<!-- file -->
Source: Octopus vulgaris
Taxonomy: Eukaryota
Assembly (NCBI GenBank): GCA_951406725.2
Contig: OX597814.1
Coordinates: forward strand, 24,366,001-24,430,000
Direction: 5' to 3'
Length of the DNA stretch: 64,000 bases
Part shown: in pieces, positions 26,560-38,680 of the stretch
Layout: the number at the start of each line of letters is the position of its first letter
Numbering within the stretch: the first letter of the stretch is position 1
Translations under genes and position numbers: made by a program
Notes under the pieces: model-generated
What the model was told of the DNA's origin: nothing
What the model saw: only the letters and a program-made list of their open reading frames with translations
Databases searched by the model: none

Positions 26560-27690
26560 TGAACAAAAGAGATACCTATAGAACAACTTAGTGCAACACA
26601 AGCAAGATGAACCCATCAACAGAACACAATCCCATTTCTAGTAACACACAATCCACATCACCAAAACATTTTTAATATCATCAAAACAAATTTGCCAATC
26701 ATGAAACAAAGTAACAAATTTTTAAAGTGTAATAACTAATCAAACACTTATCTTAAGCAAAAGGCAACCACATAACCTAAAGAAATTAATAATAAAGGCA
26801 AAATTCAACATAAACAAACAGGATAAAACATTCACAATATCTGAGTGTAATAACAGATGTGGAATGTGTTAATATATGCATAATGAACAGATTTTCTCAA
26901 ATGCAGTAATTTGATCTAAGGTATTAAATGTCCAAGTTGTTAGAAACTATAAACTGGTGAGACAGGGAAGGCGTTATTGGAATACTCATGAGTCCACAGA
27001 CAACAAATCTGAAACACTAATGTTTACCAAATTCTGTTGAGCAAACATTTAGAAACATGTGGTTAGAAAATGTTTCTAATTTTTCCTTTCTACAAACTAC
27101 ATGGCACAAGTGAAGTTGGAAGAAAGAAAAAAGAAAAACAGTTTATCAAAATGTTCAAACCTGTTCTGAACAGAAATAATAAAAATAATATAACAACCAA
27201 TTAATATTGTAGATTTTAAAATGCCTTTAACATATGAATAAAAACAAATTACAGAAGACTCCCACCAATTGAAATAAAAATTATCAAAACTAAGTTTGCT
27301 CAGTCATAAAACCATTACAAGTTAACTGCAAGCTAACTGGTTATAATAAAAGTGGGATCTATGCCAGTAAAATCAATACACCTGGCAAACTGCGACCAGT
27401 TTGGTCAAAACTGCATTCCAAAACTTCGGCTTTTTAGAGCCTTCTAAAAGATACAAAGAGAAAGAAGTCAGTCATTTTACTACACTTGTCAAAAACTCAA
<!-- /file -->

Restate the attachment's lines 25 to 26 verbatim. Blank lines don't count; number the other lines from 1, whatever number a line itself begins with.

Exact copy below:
27301 CAGTCATAAAACCATTACAAGTTAACTGCAAGCTAACTGGTTATAATAAAAGTGGGATCTATGCCAGTAAAATCAATACACCTGGCAAACTGCGACCAGT
27401 TTGGTCAAAACTGCATTCCAAAACTTCGGCTTTTTAGAGCCTTCTAAAAGATACAAAGAGAAAGAAGTCAGTCATTTTACTACACTTGTCAAAAACTCAA